Birmingham Mayor Announces Nightly Curfew, Defends Mask Ordinance

 ========= Old Image Removed =========Array
(
    [_wp_attached_file] => Array
        (
            [0] => 2020/04/Woodfin_Presser.png
        )

    [_wp_attachment_metadata] => Array
        (
            [0] => a:5:{s:5:"width";i:858;s:6:"height";i:480;s:4:"file";s:27:"2020/04/Woodfin_Presser.png";s:5:"sizes";a:10:{s:9:"thumbnail";a:4:{s:4:"file";s:27:"Woodfin_Presser-140x140.png";s:5:"width";i:140;s:6:"height";i:140;s:9:"mime-type";s:9:"image/png";}s:6:"medium";a:4:{s:4:"file";s:27:"Woodfin_Presser-336x188.png";s:5:"width";i:336;s:6:"height";i:188;s:9:"mime-type";s:9:"image/png";}s:12:"medium_large";a:4:{s:4:"file";s:27:"Woodfin_Presser-768x430.png";s:5:"width";i:768;s:6:"height";i:430;s:9:"mime-type";s:9:"image/png";}s:5:"large";a:4:{s:4:"file";s:27:"Woodfin_Presser-771x431.png";s:5:"width";i:771;s:6:"height";i:431;s:9:"mime-type";s:9:"image/png";}s:9:"wbhm-icon";a:4:{s:4:"file";s:25:"Woodfin_Presser-80x80.png";s:5:"width";i:80;s:6:"height";i:80;s:9:"mime-type";s:9:"image/png";}s:13:"wbhm-featured";a:4:{s:4:"file";s:27:"Woodfin_Presser-600x338.png";s:5:"width";i:600;s:6:"height";i:338;s:9:"mime-type";s:9:"image/png";}s:20:"wbhm-featured-square";a:4:{s:4:"file";s:27:"Woodfin_Presser-300x300.png";s:5:"width";i:300;s:6:"height";i:300;s:9:"mime-type";s:9:"image/png";}s:18:"wbhm-featured-home";a:4:{s:4:"file";s:27:"Woodfin_Presser-556x311.png";s:5:"width";i:556;s:6:"height";i:311;s:9:"mime-type";s:9:"image/png";}s:22:"wbhm-featured-carousel";a:4:{s:4:"file";s:27:"Woodfin_Presser-470x263.png";s:5:"width";i:470;s:6:"height";i:263;s:9:"mime-type";s:9:"image/png";}s:14:"post-thumbnail";a:4:{s:4:"file";s:27:"Woodfin_Presser-125x125.png";s:5:"width";i:125;s:6:"height";i:125;s:9:"mime-type";s:9:"image/png";}}s:10:"image_meta";a:12:{s:8:"aperture";s:1:"0";s:6:"credit";s:0:"";s:6:"camera";s:0:"";s:7:"caption";s:0:"";s:17:"created_timestamp";s:1:"0";s:9:"copyright";s:0:"";s:12:"focal_length";s:1:"0";s:3:"iso";s:1:"0";s:13:"shutter_speed";s:1:"0";s:5:"title";s:0:"";s:11:"orientation";s:1:"0";s:8:"keywords";a:0:{}}}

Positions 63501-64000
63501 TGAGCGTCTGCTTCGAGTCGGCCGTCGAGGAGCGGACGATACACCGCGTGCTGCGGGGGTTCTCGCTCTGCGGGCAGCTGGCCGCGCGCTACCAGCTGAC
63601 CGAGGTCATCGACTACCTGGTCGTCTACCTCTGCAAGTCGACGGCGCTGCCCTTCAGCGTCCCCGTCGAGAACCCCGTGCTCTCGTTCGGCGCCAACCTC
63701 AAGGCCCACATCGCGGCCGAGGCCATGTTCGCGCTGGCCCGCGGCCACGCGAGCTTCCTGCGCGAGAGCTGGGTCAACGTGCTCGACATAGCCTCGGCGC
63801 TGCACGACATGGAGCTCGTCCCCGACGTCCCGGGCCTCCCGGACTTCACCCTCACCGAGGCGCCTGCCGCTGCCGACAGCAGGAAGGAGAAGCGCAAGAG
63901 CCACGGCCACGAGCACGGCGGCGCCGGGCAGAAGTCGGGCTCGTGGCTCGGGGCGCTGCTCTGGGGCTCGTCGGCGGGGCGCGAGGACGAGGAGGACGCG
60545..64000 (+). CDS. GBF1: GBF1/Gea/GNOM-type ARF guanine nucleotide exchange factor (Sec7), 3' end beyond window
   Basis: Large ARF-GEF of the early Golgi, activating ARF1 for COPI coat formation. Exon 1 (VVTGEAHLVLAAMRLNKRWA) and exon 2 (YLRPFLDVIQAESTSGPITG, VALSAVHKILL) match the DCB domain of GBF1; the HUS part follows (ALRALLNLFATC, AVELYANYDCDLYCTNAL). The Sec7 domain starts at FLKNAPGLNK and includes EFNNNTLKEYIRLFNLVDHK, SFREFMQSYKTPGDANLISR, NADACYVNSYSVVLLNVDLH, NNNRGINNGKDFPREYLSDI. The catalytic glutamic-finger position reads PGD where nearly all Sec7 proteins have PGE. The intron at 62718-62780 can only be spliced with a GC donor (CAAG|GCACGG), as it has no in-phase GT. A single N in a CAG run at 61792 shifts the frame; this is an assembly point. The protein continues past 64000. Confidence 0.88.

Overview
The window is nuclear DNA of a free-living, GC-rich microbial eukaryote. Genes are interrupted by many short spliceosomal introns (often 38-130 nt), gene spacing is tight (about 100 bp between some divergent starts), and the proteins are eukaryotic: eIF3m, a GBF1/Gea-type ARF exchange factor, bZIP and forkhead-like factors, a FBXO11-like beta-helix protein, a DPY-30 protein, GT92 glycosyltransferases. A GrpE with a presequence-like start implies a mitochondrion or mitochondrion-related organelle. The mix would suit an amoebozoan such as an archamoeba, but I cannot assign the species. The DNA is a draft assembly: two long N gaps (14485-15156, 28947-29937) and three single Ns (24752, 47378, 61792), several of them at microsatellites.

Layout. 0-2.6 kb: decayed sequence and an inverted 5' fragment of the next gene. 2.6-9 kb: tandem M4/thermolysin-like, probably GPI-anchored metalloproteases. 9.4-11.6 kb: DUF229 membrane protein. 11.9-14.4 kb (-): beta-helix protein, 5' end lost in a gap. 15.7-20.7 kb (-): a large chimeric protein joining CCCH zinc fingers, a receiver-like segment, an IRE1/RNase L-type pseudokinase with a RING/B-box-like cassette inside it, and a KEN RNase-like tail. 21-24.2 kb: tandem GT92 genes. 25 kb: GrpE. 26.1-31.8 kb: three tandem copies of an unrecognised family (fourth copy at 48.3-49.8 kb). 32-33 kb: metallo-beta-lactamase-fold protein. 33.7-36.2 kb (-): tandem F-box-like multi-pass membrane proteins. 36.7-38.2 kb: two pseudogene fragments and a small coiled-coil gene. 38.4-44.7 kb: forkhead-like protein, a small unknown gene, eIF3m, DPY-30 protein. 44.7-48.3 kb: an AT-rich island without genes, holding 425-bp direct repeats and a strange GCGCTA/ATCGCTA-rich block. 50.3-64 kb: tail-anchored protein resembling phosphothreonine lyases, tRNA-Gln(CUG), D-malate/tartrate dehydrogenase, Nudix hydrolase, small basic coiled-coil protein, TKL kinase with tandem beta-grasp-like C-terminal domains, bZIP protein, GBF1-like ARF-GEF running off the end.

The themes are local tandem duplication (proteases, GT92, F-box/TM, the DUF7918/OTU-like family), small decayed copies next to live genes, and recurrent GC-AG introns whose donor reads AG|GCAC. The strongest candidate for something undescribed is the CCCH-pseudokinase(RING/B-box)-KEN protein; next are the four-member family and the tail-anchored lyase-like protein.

)

    [_media_credit] => Array
        (
            [0] => Miranda Fulmore
        )

    [_navis_media_credit_org] => Array
        (
            [0] =>  WBHM
        )

    [_navis_media_can_distribute] => Array